'I didn't do nothing. I invited her on holiday,' Yasmin Gibson shouted, as she was led away by four airport police after touching down at Heathrow. After bypassing the arrivals lounge, she was driven away in a police van.
Ms Gibson, a 32-year-old 'dancer', had left her daughter Gemma, 11, at home in her west London flat at the beginning of the month.
This time, she left her 65-year- old Arab benefactor, Mohammad al-Masri, home alone - in his luxury seafront flat on Marbella's 'golden mile'. Hit by a tidal wave of newsmen for 24 hours, he looked befuddled but not overly sad to see her go.
It seems Mr Masri, a Libyan entrepreneur who lost a packet during Beirut's decline and moved to the more peaceful end of the Mediterranean, invited her to spend February in Spain's jetset resort.
He did this, Ms Gibson told the British press corps, over expense- account bottles of rioja blanca, because he is 'just a good friend and a wonderful guy'.
Gemma, an aspiring actress who has already outshone her mother by winning a bit-part in The Bill, did not consider Mr Masri so wonderful and declined to be part of the arrangement.
When neighbours discovered last week she had been left alone, with her lunch money and instructions to call a neighbour if she had any problems, they called Hammersmith police and Gemma was taken into care.
Forget about Scotland Yard, ignore Interpol, don't even think about the Guardia Civil. Needless to say, it was the tabloids who traced Ms Gibson on Monday as she strolled along the beach in front of the exclusive Marbella Club near Mr Masri's apartment.
When they persuaded her to join them for drinks at the posh Melia Don Pepe hotel the same night, the Spanish police were still scouring local nightclubs at the request of the Yard via Interpol.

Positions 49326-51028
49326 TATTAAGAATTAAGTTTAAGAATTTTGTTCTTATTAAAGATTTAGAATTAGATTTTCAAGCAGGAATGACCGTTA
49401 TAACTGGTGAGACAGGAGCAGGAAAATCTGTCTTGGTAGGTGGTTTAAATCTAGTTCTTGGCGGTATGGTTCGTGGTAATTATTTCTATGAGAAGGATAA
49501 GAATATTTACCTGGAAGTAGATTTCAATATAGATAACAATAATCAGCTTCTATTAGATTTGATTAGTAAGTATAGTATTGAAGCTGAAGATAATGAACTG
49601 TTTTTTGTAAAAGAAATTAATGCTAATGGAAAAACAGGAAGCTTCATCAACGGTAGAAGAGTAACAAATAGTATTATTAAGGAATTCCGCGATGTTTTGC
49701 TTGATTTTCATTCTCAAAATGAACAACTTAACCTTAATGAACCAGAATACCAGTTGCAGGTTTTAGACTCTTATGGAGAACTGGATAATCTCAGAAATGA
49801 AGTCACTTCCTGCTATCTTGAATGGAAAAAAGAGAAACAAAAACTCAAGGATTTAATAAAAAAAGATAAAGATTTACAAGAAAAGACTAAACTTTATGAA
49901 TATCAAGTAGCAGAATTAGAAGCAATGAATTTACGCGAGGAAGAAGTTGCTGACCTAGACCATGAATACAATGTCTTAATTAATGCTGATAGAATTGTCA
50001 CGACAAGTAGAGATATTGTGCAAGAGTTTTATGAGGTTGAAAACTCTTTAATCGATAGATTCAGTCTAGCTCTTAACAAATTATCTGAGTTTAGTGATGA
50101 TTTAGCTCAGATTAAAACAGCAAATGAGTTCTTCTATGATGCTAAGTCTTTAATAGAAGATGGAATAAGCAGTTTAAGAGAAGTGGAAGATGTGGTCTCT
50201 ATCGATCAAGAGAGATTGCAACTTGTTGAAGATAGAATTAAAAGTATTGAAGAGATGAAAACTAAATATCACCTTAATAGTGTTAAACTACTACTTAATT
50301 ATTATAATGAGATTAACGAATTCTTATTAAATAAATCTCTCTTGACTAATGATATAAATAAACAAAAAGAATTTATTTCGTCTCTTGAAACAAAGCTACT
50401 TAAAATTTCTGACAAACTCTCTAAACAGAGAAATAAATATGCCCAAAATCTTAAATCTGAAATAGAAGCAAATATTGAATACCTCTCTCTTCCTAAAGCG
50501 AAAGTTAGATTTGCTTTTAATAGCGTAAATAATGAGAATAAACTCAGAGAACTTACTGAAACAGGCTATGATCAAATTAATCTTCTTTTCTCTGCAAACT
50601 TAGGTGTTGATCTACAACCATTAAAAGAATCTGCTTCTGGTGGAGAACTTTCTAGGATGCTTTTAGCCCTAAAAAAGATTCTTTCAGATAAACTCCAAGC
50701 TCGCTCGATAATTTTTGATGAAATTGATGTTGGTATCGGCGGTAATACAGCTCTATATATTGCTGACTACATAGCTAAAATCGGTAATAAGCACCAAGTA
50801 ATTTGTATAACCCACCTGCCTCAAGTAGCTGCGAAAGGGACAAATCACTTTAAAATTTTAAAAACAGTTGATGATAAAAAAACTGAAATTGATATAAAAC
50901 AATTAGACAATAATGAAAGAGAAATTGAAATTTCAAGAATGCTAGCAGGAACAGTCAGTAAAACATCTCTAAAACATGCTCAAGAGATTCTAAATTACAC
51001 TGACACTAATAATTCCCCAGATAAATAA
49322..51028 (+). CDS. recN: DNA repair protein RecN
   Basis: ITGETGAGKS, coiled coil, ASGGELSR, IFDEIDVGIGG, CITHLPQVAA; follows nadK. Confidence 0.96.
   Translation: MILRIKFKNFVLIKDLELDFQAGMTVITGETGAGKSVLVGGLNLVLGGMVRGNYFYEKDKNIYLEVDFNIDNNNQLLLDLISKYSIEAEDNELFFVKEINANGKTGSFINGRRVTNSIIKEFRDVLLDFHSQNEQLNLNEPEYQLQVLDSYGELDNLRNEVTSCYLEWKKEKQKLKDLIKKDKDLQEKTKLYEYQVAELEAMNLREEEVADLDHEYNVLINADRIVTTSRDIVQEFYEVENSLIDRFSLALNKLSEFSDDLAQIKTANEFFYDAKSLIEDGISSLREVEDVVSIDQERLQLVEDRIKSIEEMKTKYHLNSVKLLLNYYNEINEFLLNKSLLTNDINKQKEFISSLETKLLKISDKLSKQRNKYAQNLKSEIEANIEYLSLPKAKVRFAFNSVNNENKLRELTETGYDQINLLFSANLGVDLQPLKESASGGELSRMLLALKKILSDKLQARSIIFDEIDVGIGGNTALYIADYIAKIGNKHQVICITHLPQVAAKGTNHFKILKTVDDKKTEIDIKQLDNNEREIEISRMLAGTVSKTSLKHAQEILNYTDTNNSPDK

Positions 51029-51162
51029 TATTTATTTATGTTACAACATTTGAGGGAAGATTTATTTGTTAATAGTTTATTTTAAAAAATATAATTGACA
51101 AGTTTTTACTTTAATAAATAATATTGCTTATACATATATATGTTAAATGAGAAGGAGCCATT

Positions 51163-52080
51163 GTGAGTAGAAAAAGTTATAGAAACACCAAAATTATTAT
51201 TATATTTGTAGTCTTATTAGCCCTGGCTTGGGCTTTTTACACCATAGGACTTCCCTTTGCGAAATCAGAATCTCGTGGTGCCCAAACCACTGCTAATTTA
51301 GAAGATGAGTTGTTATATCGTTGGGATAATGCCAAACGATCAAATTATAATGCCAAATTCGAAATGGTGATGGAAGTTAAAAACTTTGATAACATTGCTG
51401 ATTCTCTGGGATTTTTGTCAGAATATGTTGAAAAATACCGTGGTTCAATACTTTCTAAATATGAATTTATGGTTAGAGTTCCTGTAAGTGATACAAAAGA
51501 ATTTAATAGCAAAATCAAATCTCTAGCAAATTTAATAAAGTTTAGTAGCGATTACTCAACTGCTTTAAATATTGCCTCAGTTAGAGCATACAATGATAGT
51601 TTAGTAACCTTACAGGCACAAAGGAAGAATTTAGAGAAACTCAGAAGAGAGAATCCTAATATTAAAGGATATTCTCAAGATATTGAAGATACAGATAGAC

The local police were eventually tipped off but could still not find the English dancer, who was being passed from room to room of the hotel for one 'exclusive' interview after another.
She pleaded innocence, described Gemma as a 'wicked daughter' and said she would not return home because 'the weather here is just getting nice'.
Gemma was 'a real madam, with a big ego' and was probably loving all the publicity, she insisted, unaware that she was talking herself into 'Britain's most hated mother' in banner headlines.
It was yesterday morning before three rather bored-looking Spanish police officers showed up. They need hardly have bothered. The chaps from the Sun had already woven their plot.
The word was spread around the press corps - every major tabloid plus a couple of television stations - that the Sun had persuaded Ms Gibson to return to the hotel yesterday to pose in a skimpy bikini. They knew it would be skimpy, they said, because they had just bought it themselves for around pounds 130. Ms Gibson, of course, never showed up. Smelling a rat, the couple of dozen waiting newsmen left the hotel pool area to look for their Sun colleagues.
Some caught up with them, on their way to nearby Malaga airport with Ms Gibson safely in the back seat, and a high speed chase ensued. To no avail.
As for Mr Masri, he went back to running his Marbella pub. He calls it Willie's English Bar and is said to do all right.
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